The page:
Whether you like it or not sewing is a craft, it is only the situation that makes it relevant to survival or just plain old living. Darning your socks in your front room at home is not survival, having to stitch up the side of a blacks 2 man tent in South Georgia when there is an 80 mile an hour wind and the ambient air temperature is -34 is most definitely survival.

    I stated earlier "Situation dictates", it goes along with "However If", you may remeber them both from your days in the forces.

    Neither the San or the Inuit are survivors, ask them and see what they say. They wouldn't know what you are talking about. It would be like me saying that I was surviving in my back yard. If Stuart asked one of the Penan if he described himself as a survivor he would be looked at like an idiot.

    If you know no better you are living the life that you were brought up to live, you are not surviving. You would however be surviving if I then shifted you to an alien enviroment, as you have been taken far from what you know and your own comfort zone, you are in a survival situation. The same thing can happen to anyone globally with climatic change or just the unforeseen event. Once again "SITUATION DICTATES".

    The majority of skills practiced are crafts in thier own right, that you wish to use them in the "BUSH", wouldn't it make sense to call the amalgamation of these things bushcraft. Remember Bushcraft is not a phrase made up by Ray it was there before him.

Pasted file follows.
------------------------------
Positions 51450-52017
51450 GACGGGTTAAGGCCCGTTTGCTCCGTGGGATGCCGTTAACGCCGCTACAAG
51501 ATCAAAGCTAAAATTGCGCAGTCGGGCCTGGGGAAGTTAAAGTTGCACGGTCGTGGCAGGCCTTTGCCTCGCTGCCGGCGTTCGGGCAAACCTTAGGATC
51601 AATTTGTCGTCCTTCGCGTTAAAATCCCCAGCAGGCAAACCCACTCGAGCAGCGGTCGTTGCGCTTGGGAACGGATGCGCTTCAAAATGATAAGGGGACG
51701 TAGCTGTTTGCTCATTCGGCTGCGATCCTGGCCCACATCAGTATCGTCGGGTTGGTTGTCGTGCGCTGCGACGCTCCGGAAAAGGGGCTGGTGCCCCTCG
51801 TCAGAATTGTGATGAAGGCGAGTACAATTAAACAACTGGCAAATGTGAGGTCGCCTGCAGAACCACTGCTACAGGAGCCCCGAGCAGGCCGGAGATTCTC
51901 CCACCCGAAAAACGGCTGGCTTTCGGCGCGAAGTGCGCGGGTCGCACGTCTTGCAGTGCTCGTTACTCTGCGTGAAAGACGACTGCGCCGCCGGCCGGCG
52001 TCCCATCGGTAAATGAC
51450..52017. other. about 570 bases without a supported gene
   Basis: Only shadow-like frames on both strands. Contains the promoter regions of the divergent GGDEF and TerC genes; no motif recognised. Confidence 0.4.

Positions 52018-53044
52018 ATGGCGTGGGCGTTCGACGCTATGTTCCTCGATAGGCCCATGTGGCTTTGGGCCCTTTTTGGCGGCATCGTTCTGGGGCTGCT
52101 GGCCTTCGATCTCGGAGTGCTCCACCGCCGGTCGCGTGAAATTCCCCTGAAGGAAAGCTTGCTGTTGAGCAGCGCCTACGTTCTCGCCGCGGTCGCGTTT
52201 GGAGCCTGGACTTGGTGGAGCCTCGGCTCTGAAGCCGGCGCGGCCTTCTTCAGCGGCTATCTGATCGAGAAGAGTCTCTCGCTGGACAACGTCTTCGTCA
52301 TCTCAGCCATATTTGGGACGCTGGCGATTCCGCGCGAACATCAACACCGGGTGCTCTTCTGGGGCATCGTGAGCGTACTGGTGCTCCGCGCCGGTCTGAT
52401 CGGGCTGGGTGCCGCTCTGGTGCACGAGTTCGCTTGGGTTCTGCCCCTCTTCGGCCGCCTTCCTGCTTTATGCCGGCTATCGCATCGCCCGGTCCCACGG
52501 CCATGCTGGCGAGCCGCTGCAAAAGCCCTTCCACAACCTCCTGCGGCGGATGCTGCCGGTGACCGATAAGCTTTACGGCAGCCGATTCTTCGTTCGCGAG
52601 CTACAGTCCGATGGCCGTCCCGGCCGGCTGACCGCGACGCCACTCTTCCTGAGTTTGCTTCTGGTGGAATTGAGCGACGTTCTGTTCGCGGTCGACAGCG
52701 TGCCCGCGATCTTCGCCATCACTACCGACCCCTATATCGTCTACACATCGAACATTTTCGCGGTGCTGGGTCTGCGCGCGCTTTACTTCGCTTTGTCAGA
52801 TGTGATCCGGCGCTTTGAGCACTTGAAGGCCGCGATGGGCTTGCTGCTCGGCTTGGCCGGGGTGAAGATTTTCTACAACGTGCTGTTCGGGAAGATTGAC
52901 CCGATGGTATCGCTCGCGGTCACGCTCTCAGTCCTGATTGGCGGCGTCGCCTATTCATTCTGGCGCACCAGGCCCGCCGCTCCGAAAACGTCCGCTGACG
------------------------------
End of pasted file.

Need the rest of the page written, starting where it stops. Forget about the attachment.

Now what exactly was your point on this. One of the guys I was in training with kept on getting stress fractures in his shins, not his fault and with everything else apart from tabbing he was very good. He was turned down for service also.

    I have also mentioned that there is quite a difference between military survival and Bushcraft so I am not going to bother going over it again.
     
  17. Lurch

    Lurch New Member

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    Bah, no group hug smilie.
    This'll have to do.

    :240:
     
  18. jdlenton

    jdlenton Full Member

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    yes there is here you go :grouphug: :D
     
  19. crazydave

    crazydave Settler

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    I'm not giving up - but I think this should be furthered over a pint or two if and when the chance arises - otherwise we'll be picking, poking and going over it till the cows catch F&M again which we might enjoy but others will be getting frustrated over - as i think they are allready.

    I would normally sling this into a private area for further perusal by interested parties rather than in the open areas where they are read out of habit - not that it needs hiding but you'ld be surprised how much derision there is over abs on a motorbike - we call it politics and personalities and it an ask for access board :)

    the differences between the 'arts' or 'crafts' - general military survival is no different to civvy survival in the same way that we all put our socks on in the same way, combat survival or E&E is, therefore I have been trying to get over the difference between the civvy versions and bushcraft is pretty much nil. I think the problem is the perseption that survival is a military art and bushcraft is a civvy one hence the selous scouts and doug ritter mentions to try and blurr the line a bit.